That decision seemed to puzzle many observers despite the realities for the publishers. Making the change required actually reducing per-unit revenues to the publisher (and author) while at the same time making each unit more expensive to the consumer, so it was done by what was then called the “Agency Five” at some sacrifice (in their view) for the greater good (in their view) of the industry. Agency protected weaker ebook retailers — Barnes & Noble, Kobo, and Google as well as independents — from having to compete with the deep-pocketed Amazon’s loss-leader pricing strategies. The immediate payoff was the opportunity to sell through Apple’s fledgling iBookstore.

As we explained at the time, Random House’s choice was transparently in their short-term self-interest. It was understandable that their competitive cohort, who saw themselves making a sacrifice on behalf of the industry’s long-term future, were unhappy that the biggest player among them was staying out. But it was a bit hard for me to understand what was so hard for everybody else to understand about why Random House did what they did. (Random House switched over to selling on the agency model in March, 2011.)

Those times are recalled for me by the recent round of indignation and analysis over the jockeying among the retailing competitors over the titles published by Amazon. Everybody is just acting in their own best interest. There really isn’t much mysterious about anybody’s behavior.

We could say the most recent set of events was begun by Amazon’s escalating efforts to capture titles for ebook rendering exclusively on the Kindle platform. They were apparently doing this two ways: by signing up authors directly for their own imprints and by offering self-published authors financial incentives — such as paid participation in their lending library program — for making their ebook a Kindle exclusive.

For the books they signed directly, Amazon recognized that it might not be the most comfortable sales call in the world for any rep to pitch these books to B&N’s buyers. Representing the books of every bookseller’s biggest competitor would be a challenge but it was one that Houghton Mifflin Harcourt decided to attempt. Last year it was announced that HMH had taken the opportunity to license the Amazon-originated titles in paperback. Major publishers had often expressed the view that publishing in print without ebook rights was a non-starter for them. HMH hoped that their efforts wouldn’t be viewed in that light since it is not considered unusual (although I’m not sure how often it has happened) for ebook rights to remain with the hardcover publisher when paperback rights are licensed.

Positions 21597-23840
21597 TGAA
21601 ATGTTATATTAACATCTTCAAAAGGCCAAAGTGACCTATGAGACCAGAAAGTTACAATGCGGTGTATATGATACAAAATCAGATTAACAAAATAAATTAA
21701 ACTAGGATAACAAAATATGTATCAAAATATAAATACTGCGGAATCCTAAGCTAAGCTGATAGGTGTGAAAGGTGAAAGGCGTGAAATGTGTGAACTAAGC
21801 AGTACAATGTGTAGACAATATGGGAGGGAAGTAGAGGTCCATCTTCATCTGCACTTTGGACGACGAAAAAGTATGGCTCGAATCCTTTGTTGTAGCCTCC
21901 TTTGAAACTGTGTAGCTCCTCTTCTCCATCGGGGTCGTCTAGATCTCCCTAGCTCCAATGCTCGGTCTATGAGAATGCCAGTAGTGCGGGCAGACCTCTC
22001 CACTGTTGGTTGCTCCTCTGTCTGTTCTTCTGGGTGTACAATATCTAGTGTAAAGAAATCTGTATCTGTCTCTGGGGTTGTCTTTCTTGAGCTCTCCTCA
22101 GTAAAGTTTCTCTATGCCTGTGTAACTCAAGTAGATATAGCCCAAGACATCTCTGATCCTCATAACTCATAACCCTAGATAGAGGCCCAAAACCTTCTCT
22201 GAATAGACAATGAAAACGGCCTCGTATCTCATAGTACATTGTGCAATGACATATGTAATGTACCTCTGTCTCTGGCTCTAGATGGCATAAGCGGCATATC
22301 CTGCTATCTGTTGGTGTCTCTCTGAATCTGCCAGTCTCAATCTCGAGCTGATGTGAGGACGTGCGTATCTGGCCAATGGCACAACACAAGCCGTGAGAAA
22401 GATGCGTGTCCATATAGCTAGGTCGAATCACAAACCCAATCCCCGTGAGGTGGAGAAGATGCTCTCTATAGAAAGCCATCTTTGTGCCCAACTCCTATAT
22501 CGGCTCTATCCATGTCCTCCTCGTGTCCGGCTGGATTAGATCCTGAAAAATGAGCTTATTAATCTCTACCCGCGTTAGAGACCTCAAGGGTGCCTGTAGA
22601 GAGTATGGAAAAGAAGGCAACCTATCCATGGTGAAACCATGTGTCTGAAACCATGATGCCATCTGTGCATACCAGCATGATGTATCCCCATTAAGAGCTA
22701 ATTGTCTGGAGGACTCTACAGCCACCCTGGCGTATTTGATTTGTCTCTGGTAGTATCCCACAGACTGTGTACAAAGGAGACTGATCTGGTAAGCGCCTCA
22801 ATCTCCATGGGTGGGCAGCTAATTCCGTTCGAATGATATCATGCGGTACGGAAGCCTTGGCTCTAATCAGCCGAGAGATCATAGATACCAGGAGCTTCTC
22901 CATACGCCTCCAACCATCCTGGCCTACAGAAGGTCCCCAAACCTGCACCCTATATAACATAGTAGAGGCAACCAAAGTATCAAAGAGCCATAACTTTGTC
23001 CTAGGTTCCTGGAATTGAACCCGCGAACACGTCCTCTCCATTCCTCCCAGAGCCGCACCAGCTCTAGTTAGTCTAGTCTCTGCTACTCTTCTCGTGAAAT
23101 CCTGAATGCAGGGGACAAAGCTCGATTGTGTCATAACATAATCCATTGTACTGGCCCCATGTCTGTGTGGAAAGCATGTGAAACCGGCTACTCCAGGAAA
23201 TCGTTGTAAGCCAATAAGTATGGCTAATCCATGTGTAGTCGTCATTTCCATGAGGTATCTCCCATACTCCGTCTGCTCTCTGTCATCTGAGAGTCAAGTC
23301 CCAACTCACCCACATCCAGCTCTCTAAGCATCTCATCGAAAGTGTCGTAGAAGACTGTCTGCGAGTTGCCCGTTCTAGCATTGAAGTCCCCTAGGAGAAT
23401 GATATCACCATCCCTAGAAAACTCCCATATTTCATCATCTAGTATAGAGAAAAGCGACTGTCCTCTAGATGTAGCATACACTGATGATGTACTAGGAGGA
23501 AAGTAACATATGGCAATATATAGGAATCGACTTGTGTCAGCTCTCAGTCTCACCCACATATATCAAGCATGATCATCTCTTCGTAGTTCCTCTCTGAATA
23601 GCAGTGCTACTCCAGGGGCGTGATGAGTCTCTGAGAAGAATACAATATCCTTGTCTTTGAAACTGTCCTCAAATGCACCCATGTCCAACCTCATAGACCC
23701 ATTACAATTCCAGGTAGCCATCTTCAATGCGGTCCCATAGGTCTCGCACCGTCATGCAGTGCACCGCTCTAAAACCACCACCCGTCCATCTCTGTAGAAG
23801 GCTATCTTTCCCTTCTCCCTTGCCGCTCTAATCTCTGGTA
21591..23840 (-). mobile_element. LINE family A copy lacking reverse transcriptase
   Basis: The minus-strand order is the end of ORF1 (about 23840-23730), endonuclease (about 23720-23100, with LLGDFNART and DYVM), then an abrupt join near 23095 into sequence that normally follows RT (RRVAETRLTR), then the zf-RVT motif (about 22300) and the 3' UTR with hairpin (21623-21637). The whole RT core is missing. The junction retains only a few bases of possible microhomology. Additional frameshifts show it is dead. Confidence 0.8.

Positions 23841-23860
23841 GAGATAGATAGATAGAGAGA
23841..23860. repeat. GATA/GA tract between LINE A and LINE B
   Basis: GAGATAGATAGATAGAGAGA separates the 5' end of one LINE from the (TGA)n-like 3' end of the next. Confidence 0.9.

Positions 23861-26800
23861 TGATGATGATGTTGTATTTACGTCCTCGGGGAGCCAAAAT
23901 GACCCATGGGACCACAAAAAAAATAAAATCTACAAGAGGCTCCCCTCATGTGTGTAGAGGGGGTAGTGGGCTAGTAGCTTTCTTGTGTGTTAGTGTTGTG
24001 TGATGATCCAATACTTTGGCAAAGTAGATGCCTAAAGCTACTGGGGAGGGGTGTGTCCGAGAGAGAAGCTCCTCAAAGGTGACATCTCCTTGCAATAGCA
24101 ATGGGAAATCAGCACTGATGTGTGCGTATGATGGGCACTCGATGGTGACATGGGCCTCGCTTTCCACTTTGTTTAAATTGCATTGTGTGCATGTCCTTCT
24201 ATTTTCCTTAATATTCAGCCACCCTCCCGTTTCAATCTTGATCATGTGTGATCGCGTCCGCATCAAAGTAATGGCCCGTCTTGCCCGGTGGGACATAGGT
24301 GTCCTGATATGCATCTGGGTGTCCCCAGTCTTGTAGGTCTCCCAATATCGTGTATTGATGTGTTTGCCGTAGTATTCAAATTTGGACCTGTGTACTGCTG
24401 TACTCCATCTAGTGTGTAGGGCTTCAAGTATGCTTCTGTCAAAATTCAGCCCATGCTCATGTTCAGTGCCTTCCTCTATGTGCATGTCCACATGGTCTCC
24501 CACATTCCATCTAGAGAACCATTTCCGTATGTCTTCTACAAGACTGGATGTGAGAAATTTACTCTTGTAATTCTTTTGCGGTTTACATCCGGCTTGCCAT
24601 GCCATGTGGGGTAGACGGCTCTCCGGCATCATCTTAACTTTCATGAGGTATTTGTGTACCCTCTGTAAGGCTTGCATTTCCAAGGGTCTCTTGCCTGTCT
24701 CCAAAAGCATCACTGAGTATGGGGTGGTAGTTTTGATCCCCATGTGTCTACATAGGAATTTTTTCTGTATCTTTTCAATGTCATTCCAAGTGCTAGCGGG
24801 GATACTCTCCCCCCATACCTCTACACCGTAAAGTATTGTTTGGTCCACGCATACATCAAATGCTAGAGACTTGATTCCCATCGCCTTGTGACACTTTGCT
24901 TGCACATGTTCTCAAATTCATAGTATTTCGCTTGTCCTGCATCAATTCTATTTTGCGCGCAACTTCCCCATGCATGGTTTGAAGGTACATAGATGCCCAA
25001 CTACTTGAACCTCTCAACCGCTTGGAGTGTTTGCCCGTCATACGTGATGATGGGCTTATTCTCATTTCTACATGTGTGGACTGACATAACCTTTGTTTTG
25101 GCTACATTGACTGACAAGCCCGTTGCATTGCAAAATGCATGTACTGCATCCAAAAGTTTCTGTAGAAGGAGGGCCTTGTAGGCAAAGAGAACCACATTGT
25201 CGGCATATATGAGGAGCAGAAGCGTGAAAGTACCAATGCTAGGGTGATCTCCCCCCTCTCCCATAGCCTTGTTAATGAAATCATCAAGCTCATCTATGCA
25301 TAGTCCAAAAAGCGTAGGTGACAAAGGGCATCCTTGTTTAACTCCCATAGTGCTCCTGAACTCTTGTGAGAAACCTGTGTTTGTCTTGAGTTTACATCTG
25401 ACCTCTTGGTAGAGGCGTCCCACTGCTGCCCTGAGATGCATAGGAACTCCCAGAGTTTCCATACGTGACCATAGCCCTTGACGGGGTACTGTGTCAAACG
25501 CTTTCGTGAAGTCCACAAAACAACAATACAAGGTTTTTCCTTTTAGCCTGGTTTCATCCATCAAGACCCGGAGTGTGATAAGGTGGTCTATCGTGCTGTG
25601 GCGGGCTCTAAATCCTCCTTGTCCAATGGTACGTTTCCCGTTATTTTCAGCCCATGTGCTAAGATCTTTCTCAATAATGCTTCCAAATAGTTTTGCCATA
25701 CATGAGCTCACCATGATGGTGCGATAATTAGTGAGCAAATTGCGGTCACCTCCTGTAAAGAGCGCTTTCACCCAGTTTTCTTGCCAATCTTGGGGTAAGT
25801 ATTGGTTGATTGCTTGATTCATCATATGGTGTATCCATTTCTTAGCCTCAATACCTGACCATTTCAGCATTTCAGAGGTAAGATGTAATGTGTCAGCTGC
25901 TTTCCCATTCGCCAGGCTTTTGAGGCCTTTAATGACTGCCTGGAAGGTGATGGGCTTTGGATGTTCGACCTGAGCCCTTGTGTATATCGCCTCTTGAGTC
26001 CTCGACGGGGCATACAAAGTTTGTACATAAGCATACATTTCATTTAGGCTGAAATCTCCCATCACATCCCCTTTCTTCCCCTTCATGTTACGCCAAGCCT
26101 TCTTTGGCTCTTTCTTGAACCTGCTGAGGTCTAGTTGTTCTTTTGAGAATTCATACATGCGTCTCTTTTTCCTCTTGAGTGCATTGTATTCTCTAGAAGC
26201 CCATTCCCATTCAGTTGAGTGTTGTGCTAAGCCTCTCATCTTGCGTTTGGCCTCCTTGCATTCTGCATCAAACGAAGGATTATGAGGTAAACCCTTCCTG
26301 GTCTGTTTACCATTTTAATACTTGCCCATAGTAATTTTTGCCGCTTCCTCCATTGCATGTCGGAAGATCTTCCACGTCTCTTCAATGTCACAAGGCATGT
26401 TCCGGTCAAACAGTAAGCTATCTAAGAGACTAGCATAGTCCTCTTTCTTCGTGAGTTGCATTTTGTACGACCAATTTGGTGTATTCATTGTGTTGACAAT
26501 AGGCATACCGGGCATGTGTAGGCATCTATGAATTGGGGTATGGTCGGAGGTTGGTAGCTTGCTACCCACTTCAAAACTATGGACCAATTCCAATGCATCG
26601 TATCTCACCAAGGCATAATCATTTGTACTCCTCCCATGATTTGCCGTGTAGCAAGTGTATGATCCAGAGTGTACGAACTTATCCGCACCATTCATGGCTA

More heat was generated when the Kindle Fire debuted with some graphic novel content delivered exclusively to it. When Barnes & Noble pulled the paper versions of those books off their store shelves, they explained that their policy would be to refuse to stock the print version of something not offered to them for sale “in all formats”.

The message at the time seemed clear. If Amazon wanted to sign up books directly and sell them broadly, they couldn’t maintain a Kindle monopoly on those titles. Undoubtedly, it was becoming clearer and clearer to Amazon that getting broader distribution for printed books was an important element if they wanted to sign up important books. Let’s remember that Larry Kirshbaum had been brought on board in June to sign up big titles. He was the first person to work at Amazon who had the relationships and the experience to tell them what it would take to succeed in those efforts.

But things were dynamic at B&N as well. With Borders gone, they have become the only player at scale able to offer print book merchandising. There is an increasing awareness of how important print display still is to “making” a book. It is very likely that inside B&N there has been increasing appreciation of the power of their position.

There is complementarity here. Amazon had a dominant position with Kindle before the Nook arrived that has been eroding since then due to increased competition. They’re still more than half the ebook sales in the US, but they want to shore up their position. Using their strength to get Kindle exclusives is a sensible way to do that.

At the same time, the leverage Barnes & Noble has from its print store dominance is perhaps at its peak. In their case this isn’t because competition in their channel is likely to erode their share. It is a continuation of the consumer trend of shifting to online buying and ebook reading that will dilute the importance of brick-and-mortar even if B&N’s share remains very high. So they too want to use the leverage of that position to strengthen themselves while they can.

Both Amazon and B&N demonstrate the power of their position by looking for an increased share of the book sales revenue from publishers.